In pure knowledge where there is no knowing subject and no object of knowledge--the so-called 'witnessing' principle (sākṣin)--Nescience cannot exist. Jars and similar things cannot be the abode of Nescience because there is no possibility of their being the abode of knowledge, and for the same reason pure knowledge also cannot be the abode of Nescience. And even if consciousness were admitted to be the abode of Nescience, it could not be the object of knowledge; for consciousness being viewed as the Self cannot be the object of knowledge, and hence knowledge cannot terminate the Nescience abiding within consciousness. For knowledge puts an end to Nescience only with regard to its own objects, as in the case of the snake-rope. And the consequence of this would be that the Nescience attached to consciousness could never be destroyed by any one.--If Nescience, we further remark, is viewed as that which can be defined neither as Being nor non-Being, we shall show later on that such Nescience is something quite incomprehensible.--On the other hand, Nescience, if understood to be the antecedent non-existence of knowledge, is not opposed in nature to the origination of knowledge, and hence the dispelling of Nescience cannot be viewed as promoting the means of the knowledge of the Self.--From all this it follows that the ahaṁkāra cannot effect in any way 'manifestation of consciousness.'

Nor (to finish up this point) can it be said that it is the essential nature of manifesting agents to manifest things in so far as the latter have their abode in the former; for such a relation is not observed in the case of lamps and the like (which manifest what lies outside them). The essential nature of manifesting agents rather lies therein that they promote the knowledge of things as they really are, and this is also the nature of whatever promotes knowledge and the means thereof. Nor is it even true that the mirror manifests the face. The mirror is only the cause of a certain irregularity, viz. the reversion of the ocular rays of light, and to this irregularity there is due the appearance of the face within the mirror; but the manifesting agent is the light only. And it is evident that the ahaṁkāra is not capable of producing an irregularity (analogous to that produced by the mirror) in consciousness which is self- luminous.--And--with regard to the second analogous instance alleged by you--the fact is that the species is known through the individual because the latter is its substrate (as expressed in the general principle, 'the species is the form of the individual'), but not because the individual 'manifests' the species. Thus there is no reason, either real or springing from some imperfection, why the consciousness of consciousness should be brought about by its abiding in the ahaṁkāra, and the attribute of being the knowing agent or the consciousness of that cannot therefore belong to the ahaṁkāra. Hence, what constitutes the inward Self is not pure consciousness but the 'I' which proves itself as the knowing subject. In the absence of egoity, 'inwardness' could not be established for consciousness.

The conscious subject persists in deep sleep.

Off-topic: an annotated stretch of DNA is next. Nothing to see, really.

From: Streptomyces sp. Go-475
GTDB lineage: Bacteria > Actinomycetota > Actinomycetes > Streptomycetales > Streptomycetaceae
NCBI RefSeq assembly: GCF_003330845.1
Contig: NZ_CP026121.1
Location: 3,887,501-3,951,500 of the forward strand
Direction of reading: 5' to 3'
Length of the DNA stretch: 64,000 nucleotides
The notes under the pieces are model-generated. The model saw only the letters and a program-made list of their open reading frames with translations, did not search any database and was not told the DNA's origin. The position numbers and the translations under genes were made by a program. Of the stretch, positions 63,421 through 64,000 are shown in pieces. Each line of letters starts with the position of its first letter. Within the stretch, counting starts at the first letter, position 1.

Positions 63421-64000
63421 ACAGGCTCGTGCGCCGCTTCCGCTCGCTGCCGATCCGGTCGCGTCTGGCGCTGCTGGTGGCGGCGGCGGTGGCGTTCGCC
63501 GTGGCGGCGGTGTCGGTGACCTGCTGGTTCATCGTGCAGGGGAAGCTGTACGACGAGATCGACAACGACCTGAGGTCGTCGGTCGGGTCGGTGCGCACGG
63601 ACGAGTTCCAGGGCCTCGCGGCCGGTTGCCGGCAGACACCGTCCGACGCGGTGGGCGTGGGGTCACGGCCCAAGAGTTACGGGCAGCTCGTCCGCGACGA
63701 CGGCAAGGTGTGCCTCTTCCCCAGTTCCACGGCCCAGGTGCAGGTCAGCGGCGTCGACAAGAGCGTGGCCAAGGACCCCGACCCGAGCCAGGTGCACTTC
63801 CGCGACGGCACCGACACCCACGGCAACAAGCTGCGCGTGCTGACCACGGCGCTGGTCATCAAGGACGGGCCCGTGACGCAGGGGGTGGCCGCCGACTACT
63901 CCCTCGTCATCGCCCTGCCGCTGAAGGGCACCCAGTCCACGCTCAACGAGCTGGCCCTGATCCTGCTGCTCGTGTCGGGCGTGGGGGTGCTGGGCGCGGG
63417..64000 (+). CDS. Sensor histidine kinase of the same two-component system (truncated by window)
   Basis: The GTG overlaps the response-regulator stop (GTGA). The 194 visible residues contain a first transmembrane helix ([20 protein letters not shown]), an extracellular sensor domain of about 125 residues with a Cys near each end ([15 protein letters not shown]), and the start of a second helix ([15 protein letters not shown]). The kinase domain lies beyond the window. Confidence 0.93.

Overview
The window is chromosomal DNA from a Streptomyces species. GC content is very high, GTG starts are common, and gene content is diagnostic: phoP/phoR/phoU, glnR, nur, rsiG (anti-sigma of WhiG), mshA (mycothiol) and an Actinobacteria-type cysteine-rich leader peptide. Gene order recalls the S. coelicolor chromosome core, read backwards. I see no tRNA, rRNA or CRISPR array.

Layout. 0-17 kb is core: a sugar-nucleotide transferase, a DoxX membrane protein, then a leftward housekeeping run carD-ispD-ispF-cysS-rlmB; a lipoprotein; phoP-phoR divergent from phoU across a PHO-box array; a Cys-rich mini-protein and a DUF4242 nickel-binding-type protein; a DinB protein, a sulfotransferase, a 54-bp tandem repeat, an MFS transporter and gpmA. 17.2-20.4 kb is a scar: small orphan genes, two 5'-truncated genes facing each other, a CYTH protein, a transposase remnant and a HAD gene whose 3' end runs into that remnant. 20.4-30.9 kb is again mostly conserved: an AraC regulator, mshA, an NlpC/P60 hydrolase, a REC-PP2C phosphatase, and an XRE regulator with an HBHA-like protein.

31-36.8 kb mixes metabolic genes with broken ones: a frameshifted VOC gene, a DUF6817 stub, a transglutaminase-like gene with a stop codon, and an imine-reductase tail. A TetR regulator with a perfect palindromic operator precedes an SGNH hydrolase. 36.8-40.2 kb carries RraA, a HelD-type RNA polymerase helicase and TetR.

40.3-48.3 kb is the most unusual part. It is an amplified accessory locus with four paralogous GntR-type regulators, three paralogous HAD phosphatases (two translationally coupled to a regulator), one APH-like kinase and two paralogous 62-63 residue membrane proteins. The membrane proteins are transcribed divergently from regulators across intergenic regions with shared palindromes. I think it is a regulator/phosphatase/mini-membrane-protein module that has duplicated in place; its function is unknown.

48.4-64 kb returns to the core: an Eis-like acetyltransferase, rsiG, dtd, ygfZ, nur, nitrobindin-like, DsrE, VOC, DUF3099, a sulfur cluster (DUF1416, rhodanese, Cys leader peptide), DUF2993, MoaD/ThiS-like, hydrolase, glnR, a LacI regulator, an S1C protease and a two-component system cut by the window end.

We now come to the question as to the nature of deep sleep. In deep sleep the quality of darkness prevails in the mind and there is no consciousness of outward things, and thus there is no distinct and clear presentation of the 'I'; but all the same the Self somehow presents itself up to the time of waking in the one form of the 'I,' and the latter cannot therefore be said to be absent. Pure consciousness assumed by you (to manifest itself in deep sleep) is really in no better case; for a person risen from deep sleep never represents to himself his state of consciousness during sleep in the form, 'I was pure consciousness free from all egoity and opposed in nature to everything else, witnessing Nescience'; what he thinks is only 'I slept well.' From this form of reflection it appears that even during sleep the Self, i.e. the 'I,' was a knowing subject and perceptive of pleasure. Nor must you urge against this that the reflection has the following form: 'As now I feel pleasure, so I slept then also'; for the reflection is distinctly not of that kind. 1 Nor must you say that owing to the non- permanency of the 'I' its perception of pleasure during sleep cannot connect itself with the waking state. For (the 'I' is permanent as appears from the fact that) the person who has risen from sleep recalls things of which he was conscious before his sleep, 'I did such and such a thing,' 'I observed this or that,' 'I said so or so.'--But, you will perhaps say, he also reflects, 'For such and such a time I was conscious of nothing!'--'And what does this imply?' we ask.--'It implies a negation of everything!'--By no means, we reply. The words 'I was conscious' show that the knowing 'I' persisted, and that hence what is negated is only the objects of knowledge. If the negation implied in 'of nothing' included everything, it would also negative the pure consciousness which you hold to persist in deep sleep. In the judgment 'I was conscious of nothing,' the word 'I' clearly refers to the 'I,' i.e. the knowing Self which persists even during deep sleep, while the words 'was conscious of nothing' negative all knowledge on the part of that 'I'; if, now, in the face of this, you undertake to prove by means of this very judgment that knowledge-- which is expressly denied--existed at the time, and that the persisting knowing Self did not exist, you may address your proof to the patient gods who give no reply!--But--our opponent goes on to urge--I form the following judgment also: 'I then was not conscious of myself,' and from this I understand that the 'I' did not persist during deep sleep!--You do not know, we reply, that this denial of the persistence of the 'I' flatly contradicts the state of consciousness expressed in the judgment 'I was not conscious of myself' and the verbal form of the judgment itself!--But what then is denied by the words 'of myself?-- This, we admit, is a reasonable question. Let us consider the point. What is negated in that judgment is not the knowing 'I' itself, but merely the distinctions of caste, condition of life, etc. which belong to the 'I' at the time of waking. We must distinguish the objects of the several parts of the judgment under discussion. The object of the '(me) myself' is the 'I' distinguished by class characteristics as it presents itself in the waking state; the object of the word 'I' (in the judgment) is that 'I' which consists of a uniform flow of self-consciousness which persists in sleep also, but is then not quite distinct. The judgment 'I did not know myself' therefore means that the sleeper was not conscious of the place where he slept, of his special characteristics, and so on.--It is, moreover, your own view that in deep sleep the Self occupies the position of a witnessing principle with regard to Nescience. But by a witness (sākṣin) we understand someone who knows about something by personal observation (sākṣāt); a person who does not know cannot be a witness. Accordingly, in scripture as well as in ordinary language a knowing subject only, not mere knowledge, is spoken of as a witness; and with this the Reverend Pāṇini also agrees when teaching that the word 'sākṣin' means one who knows in person (Pā. Sū. V, 2, 91). Now this witness is nothing else but the 'I' which is apprehended in the judgment 'I know '; and how then should this 'I' not be apprehended in the state of sleep? That which itself appears to the Self appears as the 'I,' and it thus follows that also in deep sleep and similar states the Self which then shines forth appears as the 'I.'